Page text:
Friday, August 15, 2014

Advice for Pro Se Immigration Litigants by Tomothy Dugdale

Pro se litigants in immigration cases have to face the music early and often that there is no substitute for research. You may have no money for a lawyer but you must make time to read the case law relevant to your particular situation, be it a challenge to an expedited removal, an asylum denial, an illegal re-entry, a denial of cancellation of removal or an actual final order of removal. Own your fight.

There is no escape from filing deadlines. You have 30 days after an agency action to file with the appropriate court of appeals. Under current law, there is no equitable tolling; if you miss the deadline, your case is dead. Following the REAL ID Act of 2005, all petitions for review of agency action must go through the court of appeals. Only challenges to expedited removals are filed and heard in the appropriate district court because they are, under 1252 (e)(2), a habeas petition.


One of the great innovations of the internet is Electronic Case Filing (ECF). If the district court or the appeals court allows it for pro se petitioners, sign up immediately. You may have to file a Motion to Leave to File Electronically and undergo a bit of training but it's worth it. If you've already been removed from the United States, you can't trust the mail to deliver your fillings in a timely fashion. ECF is a must because not only can you file quickly, you receive notice of filings from your opponent and the court quickly. In addition, ECF will make you a better pro se filer because you learn to follow protocol and procedures essential to good advocacy.


Writing a solid brief is a very important matter. It's where you get to tell your story from your perspective. But it also is the arena in which you can and must challenge arguments that you think you'll see coming from the other side. Thus, your opening brief should have a coherent structure that includes a well-researched "devil's advocate" overview of other cases like yours. There is strength is being forthcoming about potential problems in your case, including the administrative record of your deportation hearing or previous rulings. Remember: precedent rules the roost. Judges don't make new law; they interpret the law, using past cases to guide and illustrate their judgement of your case vis-a-vis the relevant statutes. As with any narrative, if your story is short, sweet, coherent and comprehensive, you can engage your audience.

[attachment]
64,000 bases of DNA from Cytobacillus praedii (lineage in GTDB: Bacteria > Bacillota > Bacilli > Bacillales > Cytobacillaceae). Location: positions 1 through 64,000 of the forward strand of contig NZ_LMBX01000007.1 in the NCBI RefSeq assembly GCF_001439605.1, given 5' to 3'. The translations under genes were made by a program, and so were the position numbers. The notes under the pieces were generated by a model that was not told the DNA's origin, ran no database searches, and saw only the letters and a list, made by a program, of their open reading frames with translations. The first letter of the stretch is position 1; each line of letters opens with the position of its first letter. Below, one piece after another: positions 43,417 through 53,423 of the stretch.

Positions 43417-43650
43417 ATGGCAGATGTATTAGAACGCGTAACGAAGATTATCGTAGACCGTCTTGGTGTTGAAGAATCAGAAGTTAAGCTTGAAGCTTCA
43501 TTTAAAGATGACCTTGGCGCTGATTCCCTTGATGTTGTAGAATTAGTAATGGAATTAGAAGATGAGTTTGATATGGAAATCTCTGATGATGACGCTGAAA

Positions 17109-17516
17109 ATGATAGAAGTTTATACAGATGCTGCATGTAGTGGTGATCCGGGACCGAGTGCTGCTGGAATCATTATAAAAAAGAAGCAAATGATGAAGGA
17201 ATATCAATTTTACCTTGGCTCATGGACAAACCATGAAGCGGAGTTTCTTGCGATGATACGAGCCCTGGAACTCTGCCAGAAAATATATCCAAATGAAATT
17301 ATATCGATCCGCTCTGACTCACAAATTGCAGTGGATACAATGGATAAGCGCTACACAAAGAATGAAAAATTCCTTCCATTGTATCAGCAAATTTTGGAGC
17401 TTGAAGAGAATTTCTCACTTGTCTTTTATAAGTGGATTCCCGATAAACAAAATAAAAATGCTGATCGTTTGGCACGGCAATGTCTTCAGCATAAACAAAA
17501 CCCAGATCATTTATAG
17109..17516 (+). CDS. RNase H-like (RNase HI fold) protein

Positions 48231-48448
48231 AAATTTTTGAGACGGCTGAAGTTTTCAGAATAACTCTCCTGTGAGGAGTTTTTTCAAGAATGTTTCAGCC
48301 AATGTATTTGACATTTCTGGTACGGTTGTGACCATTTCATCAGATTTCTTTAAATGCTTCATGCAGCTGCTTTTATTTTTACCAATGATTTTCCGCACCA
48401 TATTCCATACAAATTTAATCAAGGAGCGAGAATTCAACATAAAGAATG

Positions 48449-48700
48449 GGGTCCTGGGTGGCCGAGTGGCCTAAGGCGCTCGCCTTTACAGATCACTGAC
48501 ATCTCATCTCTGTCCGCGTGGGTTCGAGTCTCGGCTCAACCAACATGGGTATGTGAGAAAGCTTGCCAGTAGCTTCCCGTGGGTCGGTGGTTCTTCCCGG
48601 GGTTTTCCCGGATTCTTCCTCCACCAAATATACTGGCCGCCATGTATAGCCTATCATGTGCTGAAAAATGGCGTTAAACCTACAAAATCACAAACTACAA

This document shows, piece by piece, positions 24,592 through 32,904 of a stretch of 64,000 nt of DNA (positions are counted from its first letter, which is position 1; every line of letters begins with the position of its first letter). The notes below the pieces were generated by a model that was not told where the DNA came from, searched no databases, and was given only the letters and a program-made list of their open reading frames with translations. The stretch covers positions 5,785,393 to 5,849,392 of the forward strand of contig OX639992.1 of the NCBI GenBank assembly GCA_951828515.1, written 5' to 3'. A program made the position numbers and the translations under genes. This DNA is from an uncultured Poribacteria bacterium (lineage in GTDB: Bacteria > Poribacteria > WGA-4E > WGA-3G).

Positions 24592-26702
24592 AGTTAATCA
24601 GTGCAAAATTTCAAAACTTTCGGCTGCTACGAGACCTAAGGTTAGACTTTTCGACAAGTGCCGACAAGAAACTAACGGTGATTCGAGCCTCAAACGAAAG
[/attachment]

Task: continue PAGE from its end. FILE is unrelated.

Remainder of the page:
If you're writing a brief for the Board of Immigration Appeals, make sure you include every argument you can make as clearly and completely as possible. Same thing for the AAO. Whatever arguments you DON'T make it in these briefs, you ordinarily will not be able to make them if and when you move on to the court of appeals which traditionally are courts of review and do not take new evidence. Hundreds of cases every year are thrown out at the circuit level because of inept and incomplete arguments made in earlier petitions.


Once you've filed a brief, your work is not done. You still need to keep researching because invariably you will find that one case you overlooked or one that has just been decided that may hold the key to your case. Then it's time to file either a Notice of Supplementary Authority (district court) or a Rule 28j Citation of Supplemental Authorities (circuit court). Both of these are addressed to the clerk of the appropriate court.


Supplemental Authorities are a very valuable tool because they are, in effect, additional briefing. That is to say, you get another chance to enhance your argument by illustrating the pertinent aspect of the cited case. Most importantly, this is not a reply brief, the brief you can and should file after you've read the opposition's brief when they issue it. Raising new arguments in reply briefs is ticklish because the reply brief is considered rebuttal and thus any new argument you make is given much less weight or leeway than those in your opening brief.


Any Notice of Supplemental Authority should be very tight. Do not write more than 300 words. Say your thing hot and fast. But do not expect this filing to go unchallenged by the opposition. You may hit a chink in their armour and they will reply. You are allowed to reply back but keep your reply focused on the citation and  the opposition's interpretation of it.


Pro se litigation is tough. You're on your own and in the end, it's your fight and yours alone. Good lawyers cost good money and if you don't have it, you're best to fight smart and strong.

Timothy Dugdale, Ph.D. Founder Atomic Quill Media Windsor, Ontario N9G 1X3http://linkedin.com/in/atomicquill

http://lawprofessors.typepad.com/immigration/2014/08/advice-for-pro-se-immigration-litigants-by-tomothy-dugdale.html

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